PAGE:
A thousand years ago, the Iberian Peninsula was under the thumb of the Muslim Caliphate of Cordoba, an offshoot of the Umayyad Caliphate. While responsible for cultural and economic developments, the Cordoba Caliphate was also particularly hard on what they called “infidels,” and everyone else called “Christians and Jews.”
The Caliphate’s method of dealing with Christians and Jews was to tax the living infidelity out of them. For those who couldn’t pay there were routinely fatal consequences. Religious sensitivity was decidedly NOT a part of the Cordoba Caliphate’s social programs.
In 1985, President Ronald Reagan visited Germany for the G-7 Summit. His itinerary included a stop at the German World War II cemetery at Bitburg. One problem: the Bitburg Cemetery contained the remains of several Waffen SS storm troopers.
Reagan’s purpose was to commemorate V-E Day and to honor the memories of all those who fought and lost their lives in the 20th Century’s greatest conflict. Polling indicated Americans would rather Reagan blew past Bitburg on Die Autobahn. And that polling was right, in a sense.
Though Reagan certainly didn’t support the Reich, visiting Bitburg was a bad call. With millions of opponents—and victims—of Hitler’s hardest corps still alive, the visit was… insensitive.
In 2009, a group of investors fronted by Imam Feisal Abdul-Rauf purchased the Burlington Coat Factory building just blocks from the site of the 9/11 attacks. Abdul-Rauf, a sharia-observant imam who has repeatedly made statements that the United States is to blame for the 9/11 attacks (including my fave: “…Osama bin Laden is made in America…”) named his part of the investment group “The Cordoba Initiative.”
A shadily-funded group (developers have repeatedly double-talked on the source of their nearly $100 million budget) want to put a mosque named for a brutal caliphate within rpg-range of the site where other Muslims murdered 2,700 people—for not being Muslim enough. Not exactly the textbook definition of sensitivity.
Of all the hot-button issues the Democrat Party is pushing this year, support for the Ground Zero mosque is one of the biggest head-scratchers. Abdul-Rauf is an imam who has repeatedly endeavored to blame 9/11 on America; he’s part of a religious movement which believes women should be neither seen nor heard (no Hillary Clinton jokes, please) and wants a mosque on top of the spot where the landing gear from one of the planes used on 9/11 by the terrorists landed. But Americans lack sensitivity? Compared to Feisel Abdul-Rauf, I’m Alan Alda, and the GOP is a sensitivity-training seminar.
But, in the spirit of multi-partisan accord, I’ve decided I CAN live with a mosque whose imam preaches hate, intolerance and the kind of respect for women that makes Joseph Smith look like Jane Fonda—IF—we infidels get something in return. Cordoba House construction can start tomorrow; and I will wield a shovel while standing next to some cat named Akbar bin Laden (or whatever). But, construction on the new Basilica of the Blessed Crusaders has to start the same day in Riyadh. No? All right, but don’t say I didn’t offer.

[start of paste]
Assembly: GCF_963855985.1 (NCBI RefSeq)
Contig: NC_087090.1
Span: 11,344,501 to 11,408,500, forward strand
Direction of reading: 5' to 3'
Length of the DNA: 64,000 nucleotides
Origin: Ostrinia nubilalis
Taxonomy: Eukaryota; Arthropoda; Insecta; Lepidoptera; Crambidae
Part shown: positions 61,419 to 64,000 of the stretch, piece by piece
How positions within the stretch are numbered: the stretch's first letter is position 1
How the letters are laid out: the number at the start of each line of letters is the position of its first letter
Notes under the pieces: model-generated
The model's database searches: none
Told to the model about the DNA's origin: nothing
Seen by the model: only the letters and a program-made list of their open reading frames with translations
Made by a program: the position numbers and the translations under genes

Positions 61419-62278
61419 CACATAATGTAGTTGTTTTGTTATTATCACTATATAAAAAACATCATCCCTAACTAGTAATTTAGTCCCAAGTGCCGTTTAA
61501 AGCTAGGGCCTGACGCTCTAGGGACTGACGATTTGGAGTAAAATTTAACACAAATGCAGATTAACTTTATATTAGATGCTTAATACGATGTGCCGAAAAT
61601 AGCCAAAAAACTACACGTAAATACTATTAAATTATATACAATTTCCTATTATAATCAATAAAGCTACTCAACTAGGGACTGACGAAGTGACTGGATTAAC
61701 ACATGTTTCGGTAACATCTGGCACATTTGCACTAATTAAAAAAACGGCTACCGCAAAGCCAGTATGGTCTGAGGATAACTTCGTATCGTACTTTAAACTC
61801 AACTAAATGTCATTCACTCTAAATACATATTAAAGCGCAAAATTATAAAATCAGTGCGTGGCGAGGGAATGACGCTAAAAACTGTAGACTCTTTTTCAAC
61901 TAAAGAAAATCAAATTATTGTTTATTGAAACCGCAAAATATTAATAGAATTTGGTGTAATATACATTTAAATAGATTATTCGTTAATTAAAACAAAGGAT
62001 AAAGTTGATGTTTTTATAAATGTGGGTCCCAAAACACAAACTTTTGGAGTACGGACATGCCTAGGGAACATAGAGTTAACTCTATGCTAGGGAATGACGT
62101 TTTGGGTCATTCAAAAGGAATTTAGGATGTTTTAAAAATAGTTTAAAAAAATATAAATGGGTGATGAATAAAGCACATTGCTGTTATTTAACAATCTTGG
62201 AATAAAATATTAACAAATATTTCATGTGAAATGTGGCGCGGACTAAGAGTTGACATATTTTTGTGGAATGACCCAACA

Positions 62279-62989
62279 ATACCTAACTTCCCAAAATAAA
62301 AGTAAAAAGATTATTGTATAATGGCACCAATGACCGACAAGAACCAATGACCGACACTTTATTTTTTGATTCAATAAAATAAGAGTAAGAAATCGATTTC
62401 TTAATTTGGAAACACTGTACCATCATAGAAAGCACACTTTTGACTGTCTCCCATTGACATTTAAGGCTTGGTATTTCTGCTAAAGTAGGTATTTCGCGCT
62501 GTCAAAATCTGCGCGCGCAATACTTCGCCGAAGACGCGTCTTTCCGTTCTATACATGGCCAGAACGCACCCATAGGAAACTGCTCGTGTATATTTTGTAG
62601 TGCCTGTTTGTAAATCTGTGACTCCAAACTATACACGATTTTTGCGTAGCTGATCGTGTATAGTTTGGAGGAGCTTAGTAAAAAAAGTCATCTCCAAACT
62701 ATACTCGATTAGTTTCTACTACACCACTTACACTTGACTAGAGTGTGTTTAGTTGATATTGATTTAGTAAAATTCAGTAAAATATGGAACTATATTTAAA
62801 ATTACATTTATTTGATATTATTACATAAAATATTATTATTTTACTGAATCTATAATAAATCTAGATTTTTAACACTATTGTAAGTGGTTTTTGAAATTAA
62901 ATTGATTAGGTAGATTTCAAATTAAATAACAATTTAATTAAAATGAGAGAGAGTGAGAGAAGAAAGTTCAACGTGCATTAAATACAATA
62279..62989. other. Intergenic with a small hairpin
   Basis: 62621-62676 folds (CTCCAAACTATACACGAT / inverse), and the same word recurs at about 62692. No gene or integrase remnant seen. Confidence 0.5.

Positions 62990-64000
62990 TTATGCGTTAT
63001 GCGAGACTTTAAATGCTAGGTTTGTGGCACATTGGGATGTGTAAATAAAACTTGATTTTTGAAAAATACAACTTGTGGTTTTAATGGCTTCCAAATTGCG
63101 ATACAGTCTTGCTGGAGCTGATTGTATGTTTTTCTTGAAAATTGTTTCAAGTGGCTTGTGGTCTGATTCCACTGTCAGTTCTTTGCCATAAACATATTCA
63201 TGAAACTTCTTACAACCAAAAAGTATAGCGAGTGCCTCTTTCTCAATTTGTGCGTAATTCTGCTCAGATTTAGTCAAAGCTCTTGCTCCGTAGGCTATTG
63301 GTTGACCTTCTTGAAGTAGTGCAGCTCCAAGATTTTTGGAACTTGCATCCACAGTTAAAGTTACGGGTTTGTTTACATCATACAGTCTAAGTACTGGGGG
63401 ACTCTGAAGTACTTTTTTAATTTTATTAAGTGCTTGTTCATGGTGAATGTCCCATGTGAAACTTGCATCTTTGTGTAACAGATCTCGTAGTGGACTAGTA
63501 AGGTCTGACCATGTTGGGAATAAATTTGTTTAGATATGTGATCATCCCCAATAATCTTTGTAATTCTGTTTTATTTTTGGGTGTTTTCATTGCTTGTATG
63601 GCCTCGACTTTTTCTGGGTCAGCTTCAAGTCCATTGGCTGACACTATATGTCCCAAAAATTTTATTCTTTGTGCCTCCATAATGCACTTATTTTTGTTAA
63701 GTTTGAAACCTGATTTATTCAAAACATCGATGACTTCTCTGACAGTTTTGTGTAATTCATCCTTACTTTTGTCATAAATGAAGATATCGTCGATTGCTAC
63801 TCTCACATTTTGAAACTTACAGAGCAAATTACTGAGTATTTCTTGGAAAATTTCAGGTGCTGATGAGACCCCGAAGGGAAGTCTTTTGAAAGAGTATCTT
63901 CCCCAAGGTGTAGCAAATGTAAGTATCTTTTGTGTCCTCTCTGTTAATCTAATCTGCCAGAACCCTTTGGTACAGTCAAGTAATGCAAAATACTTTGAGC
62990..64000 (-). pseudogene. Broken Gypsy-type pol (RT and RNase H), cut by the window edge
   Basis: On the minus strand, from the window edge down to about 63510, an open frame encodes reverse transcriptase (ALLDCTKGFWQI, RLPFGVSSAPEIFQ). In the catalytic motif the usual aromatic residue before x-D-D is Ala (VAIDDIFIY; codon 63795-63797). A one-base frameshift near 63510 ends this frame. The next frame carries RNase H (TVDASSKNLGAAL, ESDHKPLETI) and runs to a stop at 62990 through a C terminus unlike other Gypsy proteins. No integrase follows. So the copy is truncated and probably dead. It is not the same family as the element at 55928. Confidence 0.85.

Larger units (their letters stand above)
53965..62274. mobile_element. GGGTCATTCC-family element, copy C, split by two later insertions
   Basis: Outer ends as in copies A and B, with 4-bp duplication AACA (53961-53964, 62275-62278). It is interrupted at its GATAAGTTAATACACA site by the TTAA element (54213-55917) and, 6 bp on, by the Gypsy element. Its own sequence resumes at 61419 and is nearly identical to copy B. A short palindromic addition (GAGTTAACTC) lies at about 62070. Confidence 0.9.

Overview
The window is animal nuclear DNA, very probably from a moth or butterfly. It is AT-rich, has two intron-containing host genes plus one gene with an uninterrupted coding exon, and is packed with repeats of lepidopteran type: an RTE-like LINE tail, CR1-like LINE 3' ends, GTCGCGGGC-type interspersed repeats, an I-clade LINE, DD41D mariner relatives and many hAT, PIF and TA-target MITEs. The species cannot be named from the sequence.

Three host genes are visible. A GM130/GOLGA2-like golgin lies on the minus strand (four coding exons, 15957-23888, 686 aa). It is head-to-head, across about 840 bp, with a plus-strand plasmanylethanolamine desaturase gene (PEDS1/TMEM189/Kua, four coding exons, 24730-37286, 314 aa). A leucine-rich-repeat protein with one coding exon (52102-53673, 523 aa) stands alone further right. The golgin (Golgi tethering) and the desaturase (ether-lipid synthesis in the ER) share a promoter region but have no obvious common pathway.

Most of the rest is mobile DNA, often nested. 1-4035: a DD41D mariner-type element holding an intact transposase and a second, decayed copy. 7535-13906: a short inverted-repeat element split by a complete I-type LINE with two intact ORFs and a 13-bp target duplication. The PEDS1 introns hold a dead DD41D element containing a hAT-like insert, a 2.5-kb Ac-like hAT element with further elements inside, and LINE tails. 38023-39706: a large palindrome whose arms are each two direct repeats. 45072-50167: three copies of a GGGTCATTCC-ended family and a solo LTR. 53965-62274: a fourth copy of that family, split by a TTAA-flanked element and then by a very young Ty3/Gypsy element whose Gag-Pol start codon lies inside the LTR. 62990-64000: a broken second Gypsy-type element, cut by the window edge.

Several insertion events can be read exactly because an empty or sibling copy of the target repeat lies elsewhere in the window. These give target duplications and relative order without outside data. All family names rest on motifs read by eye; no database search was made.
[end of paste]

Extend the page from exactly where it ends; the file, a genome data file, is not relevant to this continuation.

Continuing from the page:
Let’s take a clinical look at the chaos. According to CNN, 27 percent of Americans believe Obama was born somewhere other than these United States. Wingnuts routinely dismiss these 27 percent as crazier than Rosie O’Donnell in fat camp lockdown. Only 29 percent of Americans support the building of the Ground Zero mosque. Using liberal math… Obamacare had better cover psychiatric treatment.
The Constitution of the United States of America, written by what may well have been the greatest single gathering of intellect in human history, grants us religious freedom, from Muslim to Mormon. But I don’t see this as a matter of religious freedom. It IS a matter of sensitivity. I have sarcastically hypothesized the idea of a mosque-for-basilica tradeoff. But a church built in Riyadh under those circumstances might as well be named Our Lady of The Immaculate Thumb in Your Eye. It’s… insensitive.
Thousands met their end mere yards from the Cordoba House site. The perpetrators of that monstrosity (despite the statements by Imam Abdul-Rauf) were acting on behalf of their version of Islam. Supporters of the Ground Zero mosque are whining about religious sensitivity; although they’ll deny it to the folks who put up too gaudy a Nativity Scene at Christmas, or the 9-year-old who wants to bow his head in silent prayer before some National Education Association union wonk “teaches” him that 2+2=5.
Begging the question: You want sensitivity? How about showing a little?